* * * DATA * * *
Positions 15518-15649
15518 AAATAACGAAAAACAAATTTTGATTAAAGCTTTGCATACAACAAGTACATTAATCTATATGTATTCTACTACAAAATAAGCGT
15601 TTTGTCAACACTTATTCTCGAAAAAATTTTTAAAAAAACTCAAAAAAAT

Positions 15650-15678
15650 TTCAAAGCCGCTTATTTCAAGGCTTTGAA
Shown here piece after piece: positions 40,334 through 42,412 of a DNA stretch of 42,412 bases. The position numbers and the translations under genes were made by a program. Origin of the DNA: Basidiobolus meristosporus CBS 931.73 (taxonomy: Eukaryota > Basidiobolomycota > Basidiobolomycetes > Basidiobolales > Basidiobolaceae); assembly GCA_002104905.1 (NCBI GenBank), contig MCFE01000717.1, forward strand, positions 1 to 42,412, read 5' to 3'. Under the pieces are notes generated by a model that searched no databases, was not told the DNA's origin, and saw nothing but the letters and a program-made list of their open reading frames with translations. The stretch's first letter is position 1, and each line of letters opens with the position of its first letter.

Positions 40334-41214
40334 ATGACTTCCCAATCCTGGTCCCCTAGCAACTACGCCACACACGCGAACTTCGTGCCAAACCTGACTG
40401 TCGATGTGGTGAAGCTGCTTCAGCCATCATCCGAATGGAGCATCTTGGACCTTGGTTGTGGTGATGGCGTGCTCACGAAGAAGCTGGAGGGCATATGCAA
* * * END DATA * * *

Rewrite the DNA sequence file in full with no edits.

Positions 15518-15649
15518 AAATAACGAAAAACAAATTTTGATTAAAGCTTTGCATACAACAAGTACATTAATCTATATGTATTCTACTACAAAATAAGCGT
15601 TTTGTCAACACTTATTCTCGAAAAAATTTTTAAAAAAACTCAAAAAAAT

Positions 15650-15678
15650 TTCAAAGCCGCTTATTTCAAGGCTTTGAA
Shown here piece after piece: positions 40,334 through 42,412 of a DNA stretch of 42,412 bases. The position numbers and the translations under genes were made by a program. Origin of the DNA: Basidiobolus meristosporus CBS 931.73 (taxonomy: Eukaryota > Basidiobolomycota > Basidiobolomycetes > Basidiobolales > Basidiobolaceae); assembly GCA_002104905.1 (NCBI GenBank), contig MCFE01000717.1, forward strand, positions 1 to 42,412, read 5' to 3'. Under the pieces are notes generated by a model that searched no databases, was not told the DNA's origin, and saw nothing but the letters and a program-made list of their open reading frames with translations. The stretch's first letter is position 1, and each line of letters opens with the position of its first letter.

Positions 40334-41214
40334 ATGACTTCCCAATCCTGGTCCCCTAGCAACTACGCCACACACGCGAACTTCGTGCCAAACCTGACTG
40401 TCGATGTGGTGAAGCTGCTTCAGCCATCATCCGAATGGAGCATCTTGGACCTTGGTTGTGGTGATGGCGTGCTCACGAAGAAGCTGGAGGGCATATGCAA